However, unlike Nehru, his daughter converted East Pakistan in to Bangladesh, radically changing the neighbour! The primary reason for Indira Gandhi’s success was that in contrast to her father in 1962, she interacted directly with and accepted advice rendered by the military chiefs, leaving the conduct of 1971 war entirely in the hands of the professionals. Having successfully unleashed ‘violence’ to slice Pakistan into two, the Indian military chalked up unprecedented victory.
Despite the victory, India lost the plot at the negotiating table during the Shimla Summit. As a victorious nation, our aim should have been to demand the vacation of Pakistan Occupied Kashmir (POK) including the Northern Areas and the finalisation of the international border once for all. Especially since our military resources were free to be redeployed on the Western front after creation of Bangladesh.
The diplomats from the Ministry of External Affairs (MEA) bred on ‘non-violence’ and ‘dialogue’ accompanying Prime Minister Indira Gandhi messed it up. The plethora of excuses offered below by JN Dixit on behalf of the Indian diplomatic community in is difficult to digest:
“The military regime in Pakistan had disappeared and a civilian, Zulfikar Ali Bhutto, had taken over, so we were at ease talking to him. Holding onto another nation’s territory is a politically and financially expensive proposition. You have to appoint a military governor and you have to permanently station your troops. The population will be hostile. The age of aggressive imperialism is over. It is not in our tradition, so we decided to talk.”
We should have stationed military governors and troops till we, as a victorious nation had achieved our aim of ensuring permanent peace; the bloodshed by the military is too expensive to be overlooked. Tradition? Our tradition of enslavement for almost 1,200 years hardly endears anyway!
All strategies then have to be worked out backwards from this objective, in terms of increasing economic and military power simultaneously.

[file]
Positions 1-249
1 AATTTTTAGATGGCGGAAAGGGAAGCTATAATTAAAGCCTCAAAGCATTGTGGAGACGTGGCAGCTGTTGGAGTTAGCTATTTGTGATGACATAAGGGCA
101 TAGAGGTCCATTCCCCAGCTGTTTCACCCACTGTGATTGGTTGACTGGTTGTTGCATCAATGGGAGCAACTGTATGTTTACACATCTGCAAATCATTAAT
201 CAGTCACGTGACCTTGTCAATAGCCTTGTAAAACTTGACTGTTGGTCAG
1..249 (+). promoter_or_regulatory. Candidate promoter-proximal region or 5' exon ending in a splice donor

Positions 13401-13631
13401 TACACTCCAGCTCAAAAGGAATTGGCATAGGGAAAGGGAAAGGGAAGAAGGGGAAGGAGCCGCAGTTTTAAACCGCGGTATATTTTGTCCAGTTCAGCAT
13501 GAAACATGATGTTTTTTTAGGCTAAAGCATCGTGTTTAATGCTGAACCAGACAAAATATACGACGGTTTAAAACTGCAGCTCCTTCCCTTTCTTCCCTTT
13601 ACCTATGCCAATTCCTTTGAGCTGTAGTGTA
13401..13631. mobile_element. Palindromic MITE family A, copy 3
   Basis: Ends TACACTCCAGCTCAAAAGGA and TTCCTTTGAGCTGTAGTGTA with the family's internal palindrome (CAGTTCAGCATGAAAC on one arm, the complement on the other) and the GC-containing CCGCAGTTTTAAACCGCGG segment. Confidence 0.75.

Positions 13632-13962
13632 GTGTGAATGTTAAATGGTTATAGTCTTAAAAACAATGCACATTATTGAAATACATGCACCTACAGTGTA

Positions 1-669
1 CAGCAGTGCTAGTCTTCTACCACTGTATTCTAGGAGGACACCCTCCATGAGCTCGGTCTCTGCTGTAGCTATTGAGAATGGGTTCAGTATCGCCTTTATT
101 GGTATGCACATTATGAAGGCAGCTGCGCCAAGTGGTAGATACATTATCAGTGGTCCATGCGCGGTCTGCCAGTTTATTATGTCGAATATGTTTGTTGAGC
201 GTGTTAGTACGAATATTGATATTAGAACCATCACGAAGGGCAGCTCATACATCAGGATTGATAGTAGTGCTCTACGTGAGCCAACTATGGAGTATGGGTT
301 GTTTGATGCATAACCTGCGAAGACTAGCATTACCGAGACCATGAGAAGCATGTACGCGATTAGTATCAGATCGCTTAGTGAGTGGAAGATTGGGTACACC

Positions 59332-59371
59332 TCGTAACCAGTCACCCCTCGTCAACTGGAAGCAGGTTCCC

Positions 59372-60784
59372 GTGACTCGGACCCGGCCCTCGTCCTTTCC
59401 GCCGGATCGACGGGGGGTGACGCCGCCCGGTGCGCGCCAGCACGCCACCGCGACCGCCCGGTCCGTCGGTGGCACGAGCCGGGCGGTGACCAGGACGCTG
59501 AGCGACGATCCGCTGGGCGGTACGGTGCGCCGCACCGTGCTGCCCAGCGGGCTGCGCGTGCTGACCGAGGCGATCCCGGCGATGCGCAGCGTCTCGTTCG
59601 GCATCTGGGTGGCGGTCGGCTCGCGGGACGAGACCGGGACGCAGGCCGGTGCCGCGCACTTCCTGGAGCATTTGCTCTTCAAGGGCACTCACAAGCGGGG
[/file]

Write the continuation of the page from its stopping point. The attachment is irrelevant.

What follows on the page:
In the same article, former Foreign Secretary Dixit offers more excuses on behalf of the diplomatic corps:
“People often ask why we gave back the territory we won? Holding foreign territory is expensive militarily. It would also have not been acceptable to the international community. The 93,000 POWs lived in pucca housing. Our troops guarding them lived in tents for a year. Under the Geneva Convention you have to give certain facilities to Prisoners of War (POW). It affected the morale of our soldiers. They thought we defeated the Pakistanis, but they are living comfortably while we are in slums. There was the tension of keeping 93,000 hostile soldiers. It was a complex predicament and we wanted to get rid of them.”
Pathetic excuses by a victorious nation. No wonder we hear the word ‘dialogue’ at the drop of a hat from South Block. It is obvious that the diplomatic corps does not understand the functioning of its military when it claims falsely that the morale of the troops would plummet. The POW could be tented and that has nothing to do with Geneva Convention. The Indian Army was handling the prisoner issue successfully but the MEA found everything ‘a complex predicament’. It appears that our diplomatic corps showed no acumen and lacked staying power. Negotiations would have succeeded if Mrs Gandhi had sought professional military advice from the Army Chief and included military representatives in her delegation. Thanks to the domination by team of adherents to ‘non-violence’ the military is back to square one and fighting the same old war at an extraordinary financial and human cost, again and again.
Except for strong visionary leadership, India boasts of possessing every other attribute to propel it to a great power status in Asia. This includes a young demographic profile and an extraordinary reservoir of brain power. Due to lack of worthy leadership at the national level, India is adrift without any national aim and survives on drip-economy and doles for vote-bank politics instead of creating economy of opportunities for its populace.
To pull itself out of the morass built around extraordinary helplessness inherent in pacifism, India’s declared aim should be to lead Asia as a democratic power of repute, increasing pace, recouping lost space and influence. All strategies then have to be worked out backwards from this objective, in terms of increasing economic and military power simultaneously. This entails developing decisive strategic partnerships with other democracies.
This singular aim will shift India from an inward looking mess to an outward looking prosperous power. To halt and ultimately reverse the expansionist intentions of powers such as China and Pakistan, substantial militarisation of Indian mind by laterally inducting military personnel into the civil services and decision-making loop is the key to survival of the Union of India in this century.
Else the pacifists will continue to concede tangible and mental space to authoritarian and Islamic fundamentalist regimes and their regressive ideologies shrinking Union’s territory and its influence.